Offer in Compromise Restrictions and Guidelines. 

The IRS has overwhelming collection power
When you request a settlement from a creditor or collection agency, whether or not your settlement offer gets approved often rests on who you happen to be talking to. Debt collectors have quite a bit of leeway when deciding to grant or deny your settlement request. This is not the case for the IRS. The IRS has specific criteria you must meet in order to be eligible for an OIC. One of the following three requirements must be met in order for the IRS to approve your OIC request: 

1. Possible Billing Errors – If any doubt exists as to whether or not you actually owe the debt, the IRS will accept your offer in compromise. The same is true if doubt exists about whehter or not the tax debt the IRS demands is accurate. Unfortunately, doubt on your part alone isn't enough to convince tax officials that you deserve a settlement. Personally, I find it chilling that if there is a chance that the debt isn't even yours, the IRS will grant you a settlement, but you still have to pay the debt – even when the IRS knows it may not be yours. Scary, eh?

2. Debt Not Collectible – Some consumers get a tax bill only to discover that the amount they owe exceeds their assets. The IRS has extensive collection rights and can generally seize almost all of your assets when attempting to collect a debt. If the sum of your tax debt exceeds the total value of your assets, its much easier on the IRS to grant you a tax settlement than expend time and resources to collect a debt that isn't fully collectible anyway.

3. Economic Hardship – The IRS wants the delinquent taxes you owe, but it doesn't want to leave you so broke that you can't continue paying taxes in the future. Thus, if you can demonstrate that paying your tax debt would leave you and your family completely destitute, the IRS will generally approve your application for a tax settlement.

How to Apply for an OIC

You'll need to use different forms to apply for an OIC depending on which criteria you meet. If, for example, you are applying for a tax settlement based on possible billing errors, you must fill out and send in Form 656–L. If, however, your OIC request is based on a possible economic hardship or a lack of assets, you must fill out and send in Form 656 and Form 433-A.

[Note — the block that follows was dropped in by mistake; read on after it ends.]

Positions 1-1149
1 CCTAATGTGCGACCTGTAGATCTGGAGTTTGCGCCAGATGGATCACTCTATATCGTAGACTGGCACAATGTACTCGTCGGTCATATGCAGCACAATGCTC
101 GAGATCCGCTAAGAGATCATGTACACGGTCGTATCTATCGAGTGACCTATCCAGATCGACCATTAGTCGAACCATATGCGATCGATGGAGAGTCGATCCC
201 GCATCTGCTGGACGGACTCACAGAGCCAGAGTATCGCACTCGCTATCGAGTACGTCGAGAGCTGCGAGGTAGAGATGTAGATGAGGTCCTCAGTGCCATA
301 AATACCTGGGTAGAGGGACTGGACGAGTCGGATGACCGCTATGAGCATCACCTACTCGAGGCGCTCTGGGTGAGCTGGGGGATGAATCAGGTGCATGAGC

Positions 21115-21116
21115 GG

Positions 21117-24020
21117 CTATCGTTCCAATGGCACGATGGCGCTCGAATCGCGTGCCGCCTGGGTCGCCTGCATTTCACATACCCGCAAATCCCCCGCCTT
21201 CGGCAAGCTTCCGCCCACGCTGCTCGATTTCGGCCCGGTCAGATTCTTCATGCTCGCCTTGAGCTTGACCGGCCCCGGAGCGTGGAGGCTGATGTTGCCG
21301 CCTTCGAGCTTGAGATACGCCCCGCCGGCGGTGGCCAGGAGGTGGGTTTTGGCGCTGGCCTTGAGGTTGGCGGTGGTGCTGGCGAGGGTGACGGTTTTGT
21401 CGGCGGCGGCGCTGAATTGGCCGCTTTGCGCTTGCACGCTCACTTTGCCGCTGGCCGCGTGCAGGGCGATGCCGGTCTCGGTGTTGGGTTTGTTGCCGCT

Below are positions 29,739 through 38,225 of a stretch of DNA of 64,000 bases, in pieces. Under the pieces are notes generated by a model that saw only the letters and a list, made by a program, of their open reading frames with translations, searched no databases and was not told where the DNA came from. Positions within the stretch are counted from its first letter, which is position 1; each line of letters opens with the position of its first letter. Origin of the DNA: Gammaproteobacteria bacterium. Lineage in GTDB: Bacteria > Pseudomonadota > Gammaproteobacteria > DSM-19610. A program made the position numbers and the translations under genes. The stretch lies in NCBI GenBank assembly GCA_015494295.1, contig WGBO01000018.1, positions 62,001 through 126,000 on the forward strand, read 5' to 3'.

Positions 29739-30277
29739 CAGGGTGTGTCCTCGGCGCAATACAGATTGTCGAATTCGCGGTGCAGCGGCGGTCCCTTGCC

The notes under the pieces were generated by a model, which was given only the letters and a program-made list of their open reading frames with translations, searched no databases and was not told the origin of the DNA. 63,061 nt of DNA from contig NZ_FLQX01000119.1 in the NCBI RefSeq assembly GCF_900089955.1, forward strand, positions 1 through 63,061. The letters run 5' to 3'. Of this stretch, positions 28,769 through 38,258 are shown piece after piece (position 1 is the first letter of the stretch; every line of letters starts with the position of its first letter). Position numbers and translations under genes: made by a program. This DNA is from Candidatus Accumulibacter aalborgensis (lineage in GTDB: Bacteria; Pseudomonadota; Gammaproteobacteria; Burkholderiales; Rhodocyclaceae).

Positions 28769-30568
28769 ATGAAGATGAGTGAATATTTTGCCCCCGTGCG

Unlike debt collection settlements, there is no negotiating your settlement for a federal tax debt. You are responsible for including your offer in your OIC paperwork. The IRS then either accepts or rejects your offer. Before acceptance or rejection takes place, expect the IRS to request extensive paperwork from you to validate your income and assets. The IRS will continue to apply penalties and fees to your tax debt during the evaluation process.

OIC Application Costs

The IRS charges a fee of $150 to evaluate your OIC request. The $150 fee is nonrefundable, regardless of whether the IRS approves or denies your tax settlement. This fee does not apply if you are requesting an OIC based on possible billing errors or if your income falls below 250% of federal poverty guidelines.

When you submit your settlement offer, you have the option to pay your delinquent taxes via a lump sum settlement or installments. If you select the lump sum option, you must include a good faith payment of 20% of the proposed settlement offer with your OIC application. If you select the option to pay your tax debt in installments, you must include the first payment with your OIC request. Like the application fee, the initial good-faith payment is nonrefundable. If the IRS denies your OIC application, it will apply the payment you made to the tax debt you owe.

A settlement via an offer in compromise is a good option for those with overwhelming amounts of tax debt. If you don't qualify for an OIC, however, keep in mind that the IRS will provide you with a payment plan that allows you to pay off your delinquent taxes over time. 

Saturday, February 2, 2013

A Collection Agency Sent Me a 1099 MISC Tax Form, Now What?

For collection agencies, tax time is the best time of year to collect. Tax season brings with it extra cash for millions of Americans, and its no great feat for a debt collector to scare that cash right out of a debtor's wallet. For some, however, tax time also brings a 1099 MISC from the collection agency. This means trouble.

What is a 1099 MISC From a Debt Collector?

You have to include your 1099 debt when you file taxes
All business have the right to write off bad debt as a loss at the end of the tax year. Collection agencies are no exception. If the collector considers your debt uncollectable, it will claim that debt as a loss and send you a 1099 MISC form. The 1099 serves two purposes: it notifies you that the debt has been written off as a loss and it also notifies you that the IRS is aware of it.

Those with outstanding debts aren't the only ones who might discover they're subject to a collection agency's 1099. If you paid a settlement to a collector, the collector has the right to claim the unpaid portion of the debt – the portion is supposedly "forgave" – as a tax loss. And there's that 1099 again.

The law says that when you receive a 1099 for bad debt, you must claim the debt as income when you file your taxes. Not only could this cut into your tax refund, it could leave you owing the IRS. The collection agency doesn't have to pay taxes on the bad debt because it constitutes a business loss, but somebody has to pay. In this case, that somebody is you.

A 1099 Doesn't Stop Collection Activity

For many debtors, worn down by aggressive debt collectors, a 1099 is a sigh of relief. They'll include it in their income, pay taxes on it and then it will disappear. Gone. Poof. Freedom. Right?